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Give my regards to (55) BroadwayIt was only a matter of time before 55 Broadway, administrative headquarters of London’s Underground since the 1930s, cleared its throat on this blog.

But I hadn’t expected it to do so as a wall tile on a platform at Aldgate East. And a pretty impressive one at that, nicely capturing the building’s mix of enduring majesty and shameless self-importance.

The tile is one of a number of designs embedded sporadically, almost whimsically, along the side of both platform walls. They lure your gaze away from the all the familiar apparatus of an Underground station and occupy you with something new, something unexpected, something… a little baffling:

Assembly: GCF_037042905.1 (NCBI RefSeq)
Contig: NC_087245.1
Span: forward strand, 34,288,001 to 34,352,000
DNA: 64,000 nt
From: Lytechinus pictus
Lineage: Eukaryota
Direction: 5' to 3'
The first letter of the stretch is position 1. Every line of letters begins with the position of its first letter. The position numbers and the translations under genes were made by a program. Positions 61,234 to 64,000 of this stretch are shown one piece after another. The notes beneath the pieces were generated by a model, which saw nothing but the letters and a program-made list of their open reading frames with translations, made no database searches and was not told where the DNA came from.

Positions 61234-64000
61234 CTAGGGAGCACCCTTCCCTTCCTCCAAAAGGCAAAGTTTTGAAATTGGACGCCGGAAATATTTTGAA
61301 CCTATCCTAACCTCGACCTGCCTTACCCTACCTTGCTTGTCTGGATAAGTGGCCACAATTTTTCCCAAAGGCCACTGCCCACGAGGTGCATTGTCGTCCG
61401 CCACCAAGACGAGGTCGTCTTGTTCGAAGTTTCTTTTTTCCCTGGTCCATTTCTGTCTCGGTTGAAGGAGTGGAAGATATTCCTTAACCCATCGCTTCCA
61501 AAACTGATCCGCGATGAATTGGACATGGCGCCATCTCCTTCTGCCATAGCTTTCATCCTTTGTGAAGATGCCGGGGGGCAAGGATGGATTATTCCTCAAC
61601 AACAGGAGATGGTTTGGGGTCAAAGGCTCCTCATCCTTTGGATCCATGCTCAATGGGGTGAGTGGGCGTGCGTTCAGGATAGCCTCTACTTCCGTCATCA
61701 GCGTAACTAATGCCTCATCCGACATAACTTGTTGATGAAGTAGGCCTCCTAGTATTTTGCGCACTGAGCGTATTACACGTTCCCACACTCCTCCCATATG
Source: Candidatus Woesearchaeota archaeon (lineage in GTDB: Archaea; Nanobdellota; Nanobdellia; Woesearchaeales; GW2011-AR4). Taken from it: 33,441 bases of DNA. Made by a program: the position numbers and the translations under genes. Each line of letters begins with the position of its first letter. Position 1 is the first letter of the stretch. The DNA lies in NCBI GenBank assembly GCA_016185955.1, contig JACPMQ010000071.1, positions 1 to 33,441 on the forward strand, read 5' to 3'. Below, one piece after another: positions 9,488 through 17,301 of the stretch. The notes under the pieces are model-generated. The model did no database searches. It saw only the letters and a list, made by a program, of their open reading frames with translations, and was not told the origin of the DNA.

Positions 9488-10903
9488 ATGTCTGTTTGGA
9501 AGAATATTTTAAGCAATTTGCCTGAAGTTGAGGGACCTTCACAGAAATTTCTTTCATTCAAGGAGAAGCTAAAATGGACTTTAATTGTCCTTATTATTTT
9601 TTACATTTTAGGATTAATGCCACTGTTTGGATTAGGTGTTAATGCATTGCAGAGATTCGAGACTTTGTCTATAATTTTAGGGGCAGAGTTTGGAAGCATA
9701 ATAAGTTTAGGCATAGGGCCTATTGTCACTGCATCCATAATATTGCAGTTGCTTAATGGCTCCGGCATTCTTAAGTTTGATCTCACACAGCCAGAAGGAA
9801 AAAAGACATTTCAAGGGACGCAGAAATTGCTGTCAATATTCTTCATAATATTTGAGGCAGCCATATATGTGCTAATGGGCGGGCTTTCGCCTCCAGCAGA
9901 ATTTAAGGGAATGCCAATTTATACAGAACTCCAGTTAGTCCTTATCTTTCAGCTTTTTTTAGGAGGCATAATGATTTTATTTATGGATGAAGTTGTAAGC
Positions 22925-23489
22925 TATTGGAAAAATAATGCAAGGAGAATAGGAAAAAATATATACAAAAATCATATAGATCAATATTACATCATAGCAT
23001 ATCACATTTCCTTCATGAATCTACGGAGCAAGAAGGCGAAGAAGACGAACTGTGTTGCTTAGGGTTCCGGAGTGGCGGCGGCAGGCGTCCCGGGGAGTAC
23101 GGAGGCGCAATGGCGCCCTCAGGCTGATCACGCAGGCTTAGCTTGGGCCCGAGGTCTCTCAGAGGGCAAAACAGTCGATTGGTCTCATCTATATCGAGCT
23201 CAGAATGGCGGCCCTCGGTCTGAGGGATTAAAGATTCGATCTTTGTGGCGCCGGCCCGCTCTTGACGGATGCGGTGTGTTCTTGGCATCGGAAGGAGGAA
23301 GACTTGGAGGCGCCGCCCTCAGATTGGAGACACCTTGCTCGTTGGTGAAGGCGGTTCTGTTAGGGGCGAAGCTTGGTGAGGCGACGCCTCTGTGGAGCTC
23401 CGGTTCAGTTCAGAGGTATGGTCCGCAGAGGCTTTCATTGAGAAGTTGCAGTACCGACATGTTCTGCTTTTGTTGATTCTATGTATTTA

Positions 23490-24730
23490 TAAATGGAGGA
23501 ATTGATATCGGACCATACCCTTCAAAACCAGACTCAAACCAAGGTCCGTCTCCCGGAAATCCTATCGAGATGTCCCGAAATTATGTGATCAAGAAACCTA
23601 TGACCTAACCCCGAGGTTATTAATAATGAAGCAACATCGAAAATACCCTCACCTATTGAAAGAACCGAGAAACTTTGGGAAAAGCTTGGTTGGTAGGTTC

Hats off to WestminsterOK, so that’s the Houses of Parliament, and that’s a crown, and that’s another crown, and that’s… a bowler hat?

And while this looks like a coat of arms, perhaps belonging to one of the counties through which the Underground passes…

A call to arms …heaven only knows what this is:

Erm...It’s a bit like the sort of half-arsed monster that frequented Peter Davison-era Doctor Who episodes, but sporting a face that looks like a character from Once Upon A Time… Man.

I think we’re on safer ground with this one:

Yes, againThe S stands for Stabler – Harold Stabler, the designer who worked on the remodelling of Aldgate East station in the 1930s, and who helped established and popularise the influential ceramics company Poole Pottery.

Stabler’s tiles are charming little bulletins of whimsy from a time when art could be both stylish and fun. They elevate a rather humdrum station into something teasingly special. They’re also the smallest things – so far – to merit an entry on this blog all to themselves.